Alabama high school officials face challenges related to religion

Faith and football — many Alabamians would say that they’re both a part of the fabric of Alabama, at least historically speaking.

But these days, getting the two to play well together isn’t as easy as it used to be.

School districts are faced more and more with the tension between what’s always been — like prayers before high school football games — and challenges from “nontheism” organizations.

Leeds High School, for instance, came under fire back in early October when Leeds City Schools Superintendent John Moore received a letter from the Freedom From Religion Foundation (FFRF) about the band’s halftime show.

The letter alleged that the band’s program was “promoting religion in school-sponsored performances,” according to the St. Clair News Aegis.

The FFRF is a national non-profit agency based in Wisconsin that says its “purposes are to protect the constitutional principle of separation between state and church, and to educate the public on matters relating to nontheism.”

“A concerned local parent informed FFRF that the Leeds High School band in Leeds, Ala., regularly performs a halftime show designed to resemble a Christian church service,” FFRF stated in an Oct. 2 press release.

“The performance features Christian-themed music and involves church pews set up on the field. Some of the songs performed during this show include: ‘Will the Circle be Unbroken,’ ‘I Saw the Light,’ ‘Swing Low Sweet Chariot,’ ‘Joyful Joyful We Adore Thee’ and ‘Amazing Grace.’ The parent also reports that the band director has said that members of the band who do not support this religious routine can ‘drop out of band.’”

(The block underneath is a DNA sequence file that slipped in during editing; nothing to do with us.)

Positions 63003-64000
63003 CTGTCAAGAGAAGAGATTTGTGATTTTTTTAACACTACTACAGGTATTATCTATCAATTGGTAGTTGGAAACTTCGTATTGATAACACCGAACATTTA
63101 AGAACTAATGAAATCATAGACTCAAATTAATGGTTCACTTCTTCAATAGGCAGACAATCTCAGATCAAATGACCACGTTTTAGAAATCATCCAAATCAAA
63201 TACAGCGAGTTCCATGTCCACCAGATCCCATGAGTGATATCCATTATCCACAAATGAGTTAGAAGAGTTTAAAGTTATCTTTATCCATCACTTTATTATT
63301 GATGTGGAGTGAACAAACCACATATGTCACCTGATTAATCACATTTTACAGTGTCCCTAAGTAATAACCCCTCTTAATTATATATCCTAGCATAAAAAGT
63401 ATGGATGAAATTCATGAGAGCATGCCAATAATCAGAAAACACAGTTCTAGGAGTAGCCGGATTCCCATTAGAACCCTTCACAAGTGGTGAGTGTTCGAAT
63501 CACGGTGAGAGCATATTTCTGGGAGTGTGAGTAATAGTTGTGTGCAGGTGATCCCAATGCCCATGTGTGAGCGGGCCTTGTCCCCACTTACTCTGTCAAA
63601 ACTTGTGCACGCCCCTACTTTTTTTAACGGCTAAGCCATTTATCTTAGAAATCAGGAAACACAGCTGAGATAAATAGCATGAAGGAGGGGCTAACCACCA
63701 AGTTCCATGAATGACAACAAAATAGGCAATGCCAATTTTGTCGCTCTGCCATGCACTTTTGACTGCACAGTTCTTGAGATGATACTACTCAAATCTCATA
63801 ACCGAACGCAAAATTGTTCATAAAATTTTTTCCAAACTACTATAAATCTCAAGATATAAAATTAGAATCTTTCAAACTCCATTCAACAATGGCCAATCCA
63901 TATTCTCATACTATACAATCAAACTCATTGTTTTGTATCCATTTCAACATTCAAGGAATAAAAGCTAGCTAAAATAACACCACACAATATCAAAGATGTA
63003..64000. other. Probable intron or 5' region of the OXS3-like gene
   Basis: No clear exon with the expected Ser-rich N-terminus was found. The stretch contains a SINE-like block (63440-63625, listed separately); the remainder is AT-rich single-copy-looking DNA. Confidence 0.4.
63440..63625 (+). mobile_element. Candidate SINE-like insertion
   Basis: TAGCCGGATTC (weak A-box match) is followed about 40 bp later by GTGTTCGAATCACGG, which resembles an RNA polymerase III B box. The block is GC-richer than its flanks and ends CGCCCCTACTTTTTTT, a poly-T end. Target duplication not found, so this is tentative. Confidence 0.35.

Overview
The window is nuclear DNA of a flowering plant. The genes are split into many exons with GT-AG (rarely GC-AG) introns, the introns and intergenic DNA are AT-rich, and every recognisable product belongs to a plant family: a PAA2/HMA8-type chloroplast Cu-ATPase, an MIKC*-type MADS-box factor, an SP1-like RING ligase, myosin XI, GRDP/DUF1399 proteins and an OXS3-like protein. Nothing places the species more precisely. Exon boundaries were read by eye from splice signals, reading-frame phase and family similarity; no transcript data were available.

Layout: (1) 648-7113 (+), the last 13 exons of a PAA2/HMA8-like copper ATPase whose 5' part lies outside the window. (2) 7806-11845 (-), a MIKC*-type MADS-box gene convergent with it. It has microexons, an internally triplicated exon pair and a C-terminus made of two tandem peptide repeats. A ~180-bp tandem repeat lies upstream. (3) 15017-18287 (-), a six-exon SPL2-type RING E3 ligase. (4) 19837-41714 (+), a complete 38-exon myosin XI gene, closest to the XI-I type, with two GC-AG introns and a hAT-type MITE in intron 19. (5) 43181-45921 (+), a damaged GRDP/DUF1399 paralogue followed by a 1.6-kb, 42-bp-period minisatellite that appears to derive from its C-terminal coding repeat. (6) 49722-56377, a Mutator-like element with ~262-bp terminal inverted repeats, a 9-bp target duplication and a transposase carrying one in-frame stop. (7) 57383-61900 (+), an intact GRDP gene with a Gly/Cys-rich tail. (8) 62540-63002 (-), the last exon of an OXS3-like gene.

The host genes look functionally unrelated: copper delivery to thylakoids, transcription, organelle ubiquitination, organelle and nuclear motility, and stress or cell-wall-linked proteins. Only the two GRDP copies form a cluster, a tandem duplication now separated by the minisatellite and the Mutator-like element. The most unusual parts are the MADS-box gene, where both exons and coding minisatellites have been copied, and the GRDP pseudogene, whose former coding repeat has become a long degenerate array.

Moore said the wording in the complaint is a mischaracterization of the band director.

“He (band director Chip Wise) is a longtime employee of the school system and is well thought of in the community,” Moore said, according to the News Aegis. “He would never say that.”

While the FFRF release focuses on the traditionally religious songs performed, Moore said the halftime show and band performance also includes songs from Beethoven, a ’60s pop song and a variety of other songs. All of the songs are instrumental and do not include singing or lyrics.

In the letter and press release, FFRF asked Leeds City Schools officials to ensure that the district is not impermissibly promoting religion in school-sponsored performances.

“(FFRF) is wrongly pointing out that we’re trying to have church,” Moore said, according to the News Aegis. “We have had complete support for the program that I’m aware of.”

While the battle happens in local school districts, churches are finding their own ways to support football players with faith-based ministries. For example, Shoal Creek Baptist Church, Priceville, hosted Meet the Bulldogs in August as a kickoff to the Priceville High School football season.

The church provided lunch after the morning worship for all of the coaches, teachers and students.

Rick Burgess, co-host of the popular syndicated “The Rick and Bubba Show” radio program, “challenged the Bulldogs and all that were in attendance to let Jesus lead them in all they do,” said Gary Linville, pastor of Shoal Creek Baptist.

“It’s a good opportunity to share the gospel with them,” Linville said.

The church also tailgates sometimes at games to give out free hotdogs to “show the love of Christ to our community,” he said. (TAB)